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Old 12-23-2014, 06:31 PM   #1
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Formation Flying in Heavies

Awesome! 5 Jumbo Jets Flying in Formation
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Old 12-23-2014, 10:01 PM   #2
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Big whoop. We did exactly the same thing years ago with the then-all-four models of the 737. We, or rather WolfeAir, shot footage exactly like this. Flying five airplanes on a good weather day in loose-ish formation is not exactly challenging for pilots trained in formation flight. All of our flight test pilots are.

Back in the heyday of C-17 production, the folks in SoCal did the same thing with four or five C-17s.

Shoot, for a film I was producing a number of years ago I had a B-17 (Sentimental Journey), a B-29 (Fifi) and a Twin Beech camera plane in much tighter formation than those A350s flying through the Cascade Moutains and weaving through the peaks. All that with one meeting, a look at a chart, and let's go do it.

Leave it to Airbus to make a big deal about something that isn't.

And speaking of Airbus, I saw a blurb on CNN the other week that Airbus is considering cancelling the A380 program because (a) they haven't sold one in a year, (b) customers are starting to cancel orders, and (c) the A380 is the first plane to get parked when passenger numbers on a flight drop because the only way to make money with the thing is if it's almost completely full. By comparison, airlines like Emirates claim they can make money with a 777 even when it's just 60 percent full.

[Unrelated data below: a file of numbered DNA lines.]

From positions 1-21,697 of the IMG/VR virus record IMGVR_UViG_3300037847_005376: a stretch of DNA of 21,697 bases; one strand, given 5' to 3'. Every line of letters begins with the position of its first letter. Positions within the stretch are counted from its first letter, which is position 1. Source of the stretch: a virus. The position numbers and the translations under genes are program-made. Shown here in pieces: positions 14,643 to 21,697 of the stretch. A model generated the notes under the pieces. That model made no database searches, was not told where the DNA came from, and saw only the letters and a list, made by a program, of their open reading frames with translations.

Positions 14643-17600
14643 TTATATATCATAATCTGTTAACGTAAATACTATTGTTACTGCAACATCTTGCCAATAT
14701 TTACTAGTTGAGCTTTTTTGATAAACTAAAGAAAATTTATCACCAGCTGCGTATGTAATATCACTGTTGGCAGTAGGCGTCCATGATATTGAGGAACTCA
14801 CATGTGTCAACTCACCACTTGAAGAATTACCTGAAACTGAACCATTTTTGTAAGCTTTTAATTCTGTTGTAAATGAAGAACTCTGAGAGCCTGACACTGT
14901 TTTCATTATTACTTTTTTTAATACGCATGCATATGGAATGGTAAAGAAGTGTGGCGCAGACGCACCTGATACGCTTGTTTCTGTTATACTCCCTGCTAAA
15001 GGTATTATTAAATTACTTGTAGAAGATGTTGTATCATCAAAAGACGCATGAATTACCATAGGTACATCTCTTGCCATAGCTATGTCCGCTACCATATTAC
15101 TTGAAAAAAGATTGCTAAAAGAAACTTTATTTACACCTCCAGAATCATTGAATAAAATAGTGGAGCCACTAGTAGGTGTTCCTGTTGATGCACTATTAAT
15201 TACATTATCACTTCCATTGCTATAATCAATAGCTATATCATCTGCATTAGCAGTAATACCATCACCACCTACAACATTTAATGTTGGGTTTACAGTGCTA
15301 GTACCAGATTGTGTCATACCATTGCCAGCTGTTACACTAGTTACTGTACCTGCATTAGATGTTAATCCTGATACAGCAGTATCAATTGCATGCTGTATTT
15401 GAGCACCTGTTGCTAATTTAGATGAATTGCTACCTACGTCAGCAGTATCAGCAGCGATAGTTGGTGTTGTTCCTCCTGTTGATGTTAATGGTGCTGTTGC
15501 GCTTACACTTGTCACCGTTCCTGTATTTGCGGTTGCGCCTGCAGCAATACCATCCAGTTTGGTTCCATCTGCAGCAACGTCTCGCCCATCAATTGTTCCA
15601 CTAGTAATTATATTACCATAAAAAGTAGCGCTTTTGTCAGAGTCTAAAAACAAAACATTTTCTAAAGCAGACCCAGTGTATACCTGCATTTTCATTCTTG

Airbus is denying a possible cancellation, of course, because as soon as word leaked out Emirates, the largest A380 customer, started howling holy hell. But the reality is the plane is not proving to be the success it was hoped to be.

By all accounts I've heard, it's a nice plane to fly in. But if a program's considered a flop, a nice ride doesn't account for much.
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Old 12-23-2014, 11:58 PM   #3
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Someone in my local ultralight flying club posted that video in an email. Sorry Marin, I did enjoy it. Someone else sent around a video of a Dreamliner doing near aerobatic maneuvers. Now that is a pretty airplane.
How about posting that one here Marin? I'd like to watch it again.
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Old 12-24-2014, 12:26 AM   #4
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I don't have it and it wasn't authorized for use or posting other than to Boeing's NewAirplane.com website. But of course it's been snagged and is on YouTube. So you can find it if you look.